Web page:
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What we know about the dangers of e-cigarettes
Compared to traditional cigarettes, e-cigarettes are extremely understudied. There is, however, some evidence on their negative effects on your health.
- Traditional cigarettes have the benefit of decades' worth of research on their harmful effects. E-cigarettes are relatively new, and our understanding of their long-term effects is limited.
- To fill this gap, researchers are conducting studies to identify exactly how e-cigarettes effect our bodies.
- To date, it appears that e-cigarettes are better for you than traditional cigarettes, but that doesn't make them harmless.
E-cigarettes are, in all likelihood, better for your health than smoking cigarettes. There's a general agreement among the medical community that vaping exposes people to fewer toxic chemicals than cigarettes, but that doesn't mean they're consequence-free.
For one, e-cigarettes use a different cocktail of chemicals than cigarettes, which, even if they're fewer in number, may be of a more dangerous variety. But more importantly, cigarettes have had the benefit of many decades worth of research; e-cigarettes are simply too new for us to know what the long-term consequences will be.
That being said, there is some empirical evidence as to the negative health effects of e-cigarettes. Here's what we know so far.
Nicotine alone isn't harmless
The main appeal of e-cigarettes is that they deliver nicotine, which functions as a stimulant, ensuring both that e-cigarettes are enjoyable and addictive. However, even by itself, nicotine can do a number on your body.
It's been implicated in cardiovascular diseases such as coronary artery disease, atherosclerosis, and aortic aneurysms. Though nicotine is not a carcinogen in and of itself, new research suggests it promotes tumor growth, the formation of blood vessels that supply tumors with nutrients, and metastasis. Hopefully this doesn't need to be said, but it's also quite unhealthy for pregnant mothers and young children.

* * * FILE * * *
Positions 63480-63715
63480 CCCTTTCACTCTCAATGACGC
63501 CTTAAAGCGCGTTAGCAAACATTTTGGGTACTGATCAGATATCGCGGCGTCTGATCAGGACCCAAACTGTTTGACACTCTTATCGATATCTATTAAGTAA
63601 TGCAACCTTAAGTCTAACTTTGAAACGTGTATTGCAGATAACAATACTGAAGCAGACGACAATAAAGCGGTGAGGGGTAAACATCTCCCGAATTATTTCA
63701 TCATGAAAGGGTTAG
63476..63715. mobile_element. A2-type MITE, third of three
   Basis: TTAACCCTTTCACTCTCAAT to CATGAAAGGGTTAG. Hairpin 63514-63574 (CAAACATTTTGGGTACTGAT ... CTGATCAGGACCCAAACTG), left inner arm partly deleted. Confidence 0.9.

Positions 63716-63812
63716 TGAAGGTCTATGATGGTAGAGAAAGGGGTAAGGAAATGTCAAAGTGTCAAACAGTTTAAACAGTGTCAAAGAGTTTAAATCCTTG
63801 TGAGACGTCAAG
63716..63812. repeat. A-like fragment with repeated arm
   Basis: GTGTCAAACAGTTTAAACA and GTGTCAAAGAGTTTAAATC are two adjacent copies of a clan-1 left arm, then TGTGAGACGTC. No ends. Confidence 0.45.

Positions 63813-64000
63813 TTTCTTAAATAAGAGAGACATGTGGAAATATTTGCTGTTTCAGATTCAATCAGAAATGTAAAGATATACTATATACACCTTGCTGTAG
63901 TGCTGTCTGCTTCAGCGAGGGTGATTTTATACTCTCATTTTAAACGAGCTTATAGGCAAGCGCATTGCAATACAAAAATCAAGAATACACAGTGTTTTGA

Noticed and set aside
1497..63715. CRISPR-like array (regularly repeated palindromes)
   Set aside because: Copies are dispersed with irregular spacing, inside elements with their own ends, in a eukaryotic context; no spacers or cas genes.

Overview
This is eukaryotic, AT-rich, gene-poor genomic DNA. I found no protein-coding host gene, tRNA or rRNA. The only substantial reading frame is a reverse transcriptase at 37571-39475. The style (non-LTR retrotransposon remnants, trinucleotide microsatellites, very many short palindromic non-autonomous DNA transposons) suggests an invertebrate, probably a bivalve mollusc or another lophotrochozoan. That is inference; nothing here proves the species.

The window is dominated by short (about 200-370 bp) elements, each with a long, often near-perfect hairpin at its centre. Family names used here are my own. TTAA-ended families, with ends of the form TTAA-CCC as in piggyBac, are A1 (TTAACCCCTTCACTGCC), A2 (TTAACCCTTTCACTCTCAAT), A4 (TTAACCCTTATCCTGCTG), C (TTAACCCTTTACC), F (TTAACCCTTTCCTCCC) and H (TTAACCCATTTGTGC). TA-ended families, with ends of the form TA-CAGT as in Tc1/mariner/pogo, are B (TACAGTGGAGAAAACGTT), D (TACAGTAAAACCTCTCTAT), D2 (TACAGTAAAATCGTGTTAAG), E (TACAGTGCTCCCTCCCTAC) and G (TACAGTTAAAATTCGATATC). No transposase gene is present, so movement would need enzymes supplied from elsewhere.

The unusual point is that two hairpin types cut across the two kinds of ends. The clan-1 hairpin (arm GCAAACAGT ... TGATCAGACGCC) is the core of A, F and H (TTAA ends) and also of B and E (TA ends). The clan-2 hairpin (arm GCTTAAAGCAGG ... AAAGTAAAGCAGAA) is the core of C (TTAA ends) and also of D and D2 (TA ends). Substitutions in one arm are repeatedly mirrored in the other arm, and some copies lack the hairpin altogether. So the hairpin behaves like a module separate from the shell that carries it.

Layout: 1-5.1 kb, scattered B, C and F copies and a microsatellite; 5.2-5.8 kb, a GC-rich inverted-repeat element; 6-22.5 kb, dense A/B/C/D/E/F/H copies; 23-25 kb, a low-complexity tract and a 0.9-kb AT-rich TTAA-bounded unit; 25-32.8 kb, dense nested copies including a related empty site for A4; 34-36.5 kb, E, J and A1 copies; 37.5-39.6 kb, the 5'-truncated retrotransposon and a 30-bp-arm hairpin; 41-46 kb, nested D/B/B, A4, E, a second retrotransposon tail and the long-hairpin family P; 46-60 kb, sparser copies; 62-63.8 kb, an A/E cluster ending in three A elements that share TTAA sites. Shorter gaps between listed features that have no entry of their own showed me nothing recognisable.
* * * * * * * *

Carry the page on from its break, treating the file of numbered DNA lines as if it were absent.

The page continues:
Exposure to metals from e-cigarette coils
Most e-cigarettes produce an aerosol by heating an e-liquid with a metal coil. These coils are made out of a variety of metals, with the majority made out of Kanthal (an alloy of iron, chromium, and aluminum) and nichrome (an alloy of nickel and chromium). A 2018 study found that the metals associated with these heating coils were leaching into the liquid solution — and, commensurately, into the bodies of the people inhaling them — at unsafe levels. Chronic exposure to such metals has been linked to lung, liver, heart, and brain damage, and may also depress immune function and increase cancer risk.
The cocktail of flavoring agents
E-liquids for use in vaporizers on display. Image source: Justin Sullivan / Getty Images
One of the biggest concerns with vaping is the chemicals used to flavor e-liquids. While many chemicals used in e-cigarettes are labelled as safe for human consumption by the FDA, typically, this labeling applies to their ingestion. Inhaling them may have very different consequences. While there are far too many to go through individually, a few stand out:
Cinnamaldehyde — which, as you may have guessed, has a cinnamon-like taste — has been found to be significantly toxic. Four very common flavoring agents — vanillin, ethyl maltol, ethyl vanillin, and methol — are either carcinogenic or toxic and contribute to cardiopulmonary and neurodegenerative diseases. In general, many of the sweeter flavorings tends to be more toxic. Diacetyl is sometimes found in flavored e-liquids, which provides a sort of buttery flavor. Originally, it was used in microwave popcorn, but manufacturers stopped including it when it was revealed to contribute to bronchiolitis obliterans, also known as popcorn lung.
Propylene glycol and vegetable glycerin
While flavoring chemicals can vary from e-liquid to e-liquid, propylene glycol (PG) and vegetable glycerin (VG) are essentially universal. As mentioned above, these are considered non-toxic when ingested, but their toxicity when inhaled is not clear. Some research, however, has been conducted on these chemicals.